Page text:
Prettiest Hike in Organ Pipe: Bull Pasture

Estes Canyon

Organ Pipe Cactus National Monument may be known as much for being directly on the Mexican boarder as for the cactus that gives it its name.  From almost anywhere in the park, you can look south and see into a “foreign” country—or at least land that doesn’t belong to the United States!  There is even a road that goes right along the boarder, although it has been closed for a while, and I don’t expect it to reopen to the public any time soon.  However, my favorite hike in the park is located in the eastern part of the park, almost as far as you can get from the Mexican boarder and still be in the developed area of the national monument.  In Bull Pasture, you can see for miles across the Sonoran desert, into Mexico, and across the Ajo Mountains.  If you do any hiking in Organ Pipe Cactus National Monument, this should be on the top of your absolutely-must-do list.

The park itself is named for the abundance of organ pipe cacti that grow in the park.  This type of cactus grows further south than many other species that grow in the Sonoran desert, so you don’t usually see organ pipe cacti much north of the Mexican Boarder.  However, there is also an abundance of saguaro cacti, with the giants towering over all of the other desert foliage, except for an occasional errant ocotillo plant.  There is also other desert vegetation such as teddy bear cacti, sage brush, elephant trees, etc.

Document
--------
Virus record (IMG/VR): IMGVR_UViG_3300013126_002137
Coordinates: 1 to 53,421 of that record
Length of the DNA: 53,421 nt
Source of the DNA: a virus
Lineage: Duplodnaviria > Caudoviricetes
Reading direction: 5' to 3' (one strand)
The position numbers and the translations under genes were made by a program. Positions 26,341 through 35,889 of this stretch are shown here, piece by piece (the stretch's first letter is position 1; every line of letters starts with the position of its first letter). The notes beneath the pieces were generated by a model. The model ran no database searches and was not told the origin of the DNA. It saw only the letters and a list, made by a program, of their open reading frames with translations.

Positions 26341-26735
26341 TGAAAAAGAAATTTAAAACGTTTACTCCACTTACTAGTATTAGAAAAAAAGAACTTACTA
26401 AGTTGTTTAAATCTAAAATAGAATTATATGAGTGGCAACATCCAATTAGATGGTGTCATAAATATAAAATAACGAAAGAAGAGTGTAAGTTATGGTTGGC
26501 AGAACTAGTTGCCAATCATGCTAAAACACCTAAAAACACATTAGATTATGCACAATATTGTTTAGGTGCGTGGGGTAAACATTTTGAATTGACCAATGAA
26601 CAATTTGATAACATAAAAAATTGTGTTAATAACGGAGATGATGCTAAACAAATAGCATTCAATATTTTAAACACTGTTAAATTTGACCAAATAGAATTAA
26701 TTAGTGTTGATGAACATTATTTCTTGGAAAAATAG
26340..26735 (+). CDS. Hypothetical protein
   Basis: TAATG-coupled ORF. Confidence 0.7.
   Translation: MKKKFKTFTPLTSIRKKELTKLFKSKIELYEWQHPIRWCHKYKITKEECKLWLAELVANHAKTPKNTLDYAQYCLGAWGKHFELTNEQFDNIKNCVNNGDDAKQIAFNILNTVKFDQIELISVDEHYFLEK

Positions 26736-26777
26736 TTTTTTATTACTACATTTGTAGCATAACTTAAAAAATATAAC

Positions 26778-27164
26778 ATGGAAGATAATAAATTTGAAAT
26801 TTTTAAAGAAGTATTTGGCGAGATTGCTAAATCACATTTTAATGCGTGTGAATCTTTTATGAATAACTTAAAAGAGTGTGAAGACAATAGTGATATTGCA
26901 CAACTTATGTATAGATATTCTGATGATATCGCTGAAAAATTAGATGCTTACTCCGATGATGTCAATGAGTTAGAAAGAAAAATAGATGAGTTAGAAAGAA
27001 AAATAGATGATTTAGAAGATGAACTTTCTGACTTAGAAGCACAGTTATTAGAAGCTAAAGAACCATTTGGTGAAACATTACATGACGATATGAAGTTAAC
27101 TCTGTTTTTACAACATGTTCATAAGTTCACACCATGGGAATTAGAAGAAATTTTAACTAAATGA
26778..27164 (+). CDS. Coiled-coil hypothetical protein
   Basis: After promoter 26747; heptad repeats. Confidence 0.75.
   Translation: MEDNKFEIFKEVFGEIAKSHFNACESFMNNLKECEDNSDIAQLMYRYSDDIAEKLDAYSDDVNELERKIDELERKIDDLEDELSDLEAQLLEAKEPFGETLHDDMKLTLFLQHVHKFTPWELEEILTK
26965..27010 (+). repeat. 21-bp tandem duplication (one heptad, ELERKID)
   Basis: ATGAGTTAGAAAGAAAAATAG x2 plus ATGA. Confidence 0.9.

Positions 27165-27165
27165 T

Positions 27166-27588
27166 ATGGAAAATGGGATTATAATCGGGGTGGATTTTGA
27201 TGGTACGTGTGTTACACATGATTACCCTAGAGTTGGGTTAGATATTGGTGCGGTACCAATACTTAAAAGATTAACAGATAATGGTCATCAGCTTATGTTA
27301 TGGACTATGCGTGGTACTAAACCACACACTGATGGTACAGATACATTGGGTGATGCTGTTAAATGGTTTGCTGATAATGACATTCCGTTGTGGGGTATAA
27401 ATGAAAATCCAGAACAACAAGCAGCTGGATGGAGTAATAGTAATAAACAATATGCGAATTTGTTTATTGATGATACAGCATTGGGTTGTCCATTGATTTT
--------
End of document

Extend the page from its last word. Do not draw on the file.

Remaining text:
To get to the park from the west, from I-8, take exit 116 at Gila Bend.  Then take Hwy 85 south for approximately 52 miles (83 km) to Why (that’s an interesting name for a town!).  From here, continue on State Hwy 85 south to Organ Pipe Cactus, about 5 miles (7 km).  If you’re coming from the east, from I-8, take exit 174.  Then follow Indian Rt. 15 (Chuichu Rd) south for about 53 miles (85 km) to Hwy 86 (Tucson-Ajo Hwy).  Take Hwy 86 west to Why, about 39 miles (62 km).  From there, take State Hwy 85 south about 5 miles (7 km) to Organ Pipe Cactus.  It is about 22 miles (35 km) from the Why to the visitor center.

Looking down on Estes Canyon from Bull Pasture

Almost across the road from the visitor center (which will be on your right if you’re coming into the park) is the beginning of the Ajo Mountain Drive.  This is a well-maintained dirt/gravel scenic drive that will take you to the edge of—and even into—the Ajo Mountains.  It is a one-way loop, so be prepared to have to drive all the way ‘round the loop to get back to someplace you passed by accident!  The Estes Canyon Picnic Area parking area is about half way around this loop, and is stop #15 on the auto tour.  Here there are picnic tables and a pit toilet—the only one on the entire road.  The road itself is passable by a low-clearance vehicle at most times of the year, but check at the visitor center for current road conditions.

The Estes Canyon-Bull Pasture Trail begins across the road from the picnic area.  The parking area fills up quickly, at least on New Year’s week, so plan accordingly.  The 4.1 (6.6 km) round trip trail is fairly strenuous; the elevation gain is about 800 ft. (244 m).